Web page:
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National Runner Up

Indra Mosquito Zapper

For vendors in India who are susceptible to illness from insect borne diseases Indra is a insect control device powered with renewable energy that kills insects improving the vendors health.

What it does

For people susceptible to illness from insect borne diseases, Indra is a insect control device powered with renewable energy that kills insects improving health. It stores electricity, increasing their well being by being a source of light and power.


Your inspiration

Mosquito borne diseases (MBDs) are a major public health problem in India. 65% of the population at risk of becoming infected with malaria in South-East Asia reside in India. Between August and September 2015, there were 2,818 cases of dengue fever in Gujarat. The continued incidence of MBDs warrants a proactive approach for their prevention. The objective of this project is to provide people an inexpensive and safe way to decrease the amount of mosquitos and other pests where they work and live. Mosquitos are a major vector for disease in India. Existing methods can be inconvenient and toxic. This can improve their overall well-being.


How it works

The user needs a way of keeping mosquitos and other pests away, that is cheap, easy to use and portable. The user needs lighting and battery charging that does not rely on centralised power. The solution will be a simple design, using local recycled materials and will kill insects. It will be manufactured locally and be able to survive local conditions. It will possibly incorporate ways to provide extra light and battery charging capability. The device is charged using wind and solar power. It uses this power to attract insects with UV light and eradicate them with an electrified mesh.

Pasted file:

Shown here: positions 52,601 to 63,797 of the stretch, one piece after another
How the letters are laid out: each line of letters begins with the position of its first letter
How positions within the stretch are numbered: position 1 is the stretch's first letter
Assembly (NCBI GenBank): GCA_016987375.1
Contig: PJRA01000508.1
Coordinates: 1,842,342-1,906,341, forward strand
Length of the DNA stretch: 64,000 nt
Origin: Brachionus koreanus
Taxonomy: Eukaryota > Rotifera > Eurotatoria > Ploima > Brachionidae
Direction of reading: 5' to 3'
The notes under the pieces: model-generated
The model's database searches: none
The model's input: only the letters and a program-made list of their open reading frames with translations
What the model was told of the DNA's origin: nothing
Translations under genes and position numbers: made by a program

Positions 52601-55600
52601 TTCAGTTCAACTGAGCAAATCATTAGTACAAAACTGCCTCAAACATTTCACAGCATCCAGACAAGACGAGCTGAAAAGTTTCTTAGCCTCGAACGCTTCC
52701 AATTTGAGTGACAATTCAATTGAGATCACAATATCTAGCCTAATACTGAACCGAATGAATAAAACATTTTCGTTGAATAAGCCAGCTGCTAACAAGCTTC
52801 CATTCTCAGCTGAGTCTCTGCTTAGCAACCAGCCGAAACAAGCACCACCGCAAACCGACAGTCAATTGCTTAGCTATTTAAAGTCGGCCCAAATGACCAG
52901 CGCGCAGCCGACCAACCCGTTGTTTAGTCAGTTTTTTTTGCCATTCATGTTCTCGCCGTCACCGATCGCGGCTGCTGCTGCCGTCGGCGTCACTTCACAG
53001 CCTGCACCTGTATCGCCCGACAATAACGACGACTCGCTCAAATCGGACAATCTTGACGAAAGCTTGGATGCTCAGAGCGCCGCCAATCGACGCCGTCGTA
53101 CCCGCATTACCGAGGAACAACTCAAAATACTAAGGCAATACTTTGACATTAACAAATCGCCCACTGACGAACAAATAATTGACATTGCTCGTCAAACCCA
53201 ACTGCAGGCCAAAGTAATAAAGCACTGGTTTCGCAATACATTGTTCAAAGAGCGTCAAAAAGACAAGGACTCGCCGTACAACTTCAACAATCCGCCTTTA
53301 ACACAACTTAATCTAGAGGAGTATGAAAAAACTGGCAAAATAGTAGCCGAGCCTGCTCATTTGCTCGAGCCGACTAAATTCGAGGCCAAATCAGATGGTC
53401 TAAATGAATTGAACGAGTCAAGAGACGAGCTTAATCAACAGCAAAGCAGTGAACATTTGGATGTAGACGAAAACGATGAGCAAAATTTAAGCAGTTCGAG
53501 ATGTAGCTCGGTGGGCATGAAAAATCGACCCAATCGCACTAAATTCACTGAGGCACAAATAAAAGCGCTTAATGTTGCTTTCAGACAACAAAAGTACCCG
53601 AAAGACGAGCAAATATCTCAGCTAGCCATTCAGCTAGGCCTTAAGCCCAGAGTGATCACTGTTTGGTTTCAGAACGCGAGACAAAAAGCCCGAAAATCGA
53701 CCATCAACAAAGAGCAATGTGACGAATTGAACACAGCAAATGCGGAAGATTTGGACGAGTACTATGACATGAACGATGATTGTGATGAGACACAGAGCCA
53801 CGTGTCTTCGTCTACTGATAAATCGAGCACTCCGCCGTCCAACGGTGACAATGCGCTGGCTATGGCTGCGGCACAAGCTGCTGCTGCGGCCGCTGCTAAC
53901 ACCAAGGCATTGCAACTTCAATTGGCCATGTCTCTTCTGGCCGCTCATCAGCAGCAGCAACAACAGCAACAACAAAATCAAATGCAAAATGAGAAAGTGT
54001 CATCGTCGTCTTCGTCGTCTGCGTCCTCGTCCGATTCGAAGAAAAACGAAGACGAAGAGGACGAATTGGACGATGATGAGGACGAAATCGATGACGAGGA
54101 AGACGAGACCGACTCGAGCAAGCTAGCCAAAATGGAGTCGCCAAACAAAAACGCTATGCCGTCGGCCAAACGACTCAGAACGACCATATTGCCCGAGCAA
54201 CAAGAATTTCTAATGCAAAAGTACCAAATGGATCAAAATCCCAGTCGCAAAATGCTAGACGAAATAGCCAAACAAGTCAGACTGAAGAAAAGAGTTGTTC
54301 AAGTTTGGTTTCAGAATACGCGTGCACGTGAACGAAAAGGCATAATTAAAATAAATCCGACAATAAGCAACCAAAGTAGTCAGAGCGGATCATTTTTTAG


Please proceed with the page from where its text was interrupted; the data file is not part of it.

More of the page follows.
Design process

Prototyping was a time consuming process but enabled me to come up with a final design that was much more refined and successful as a working product. The process involved building approximations of different parts of the concept in order to iteratively work through aspects of the design in order to find out what worked, what didn’t and how to fix the issues that arose. Researching the electronics that were necessary for the design meant I learnt a lot about electronic components and renewable energy which will probably be useful knowledge to have in the future. Creating a physical housing and working out how to fit all the necessary components into it allowed me to work out details of manufacturing and assembly which I incorporated into my final design and engineering documentation. These details would have been much more difficult to resolve successfully without having a physical model to test and work with. It also increased my familiarity with 3D modelling software and the 3D printer hardware in the workshop. It takes effort to take a 3D model and successfully generate a 3D print.


How it is different

For vendors in India who are susceptible to getting sick from insect borne diseases my design is a insect control device powered with renewable energy that kills insects improving the vendors health. It also stores electricity, increasing their well being by being a source of light and power and potentially also allows them to make extra income by selling excess energy generated to customers. It will be locally manufactured and make use of recycled materials from e-waste.


Future plans

My ongoing research will be focused on local materials and manufacturing technologies, insect borne disease prevention and ways of reusing and recycling waste material found locally. I will also be testing power generation techniques, electric circuits and battery storage and charging.


Awards


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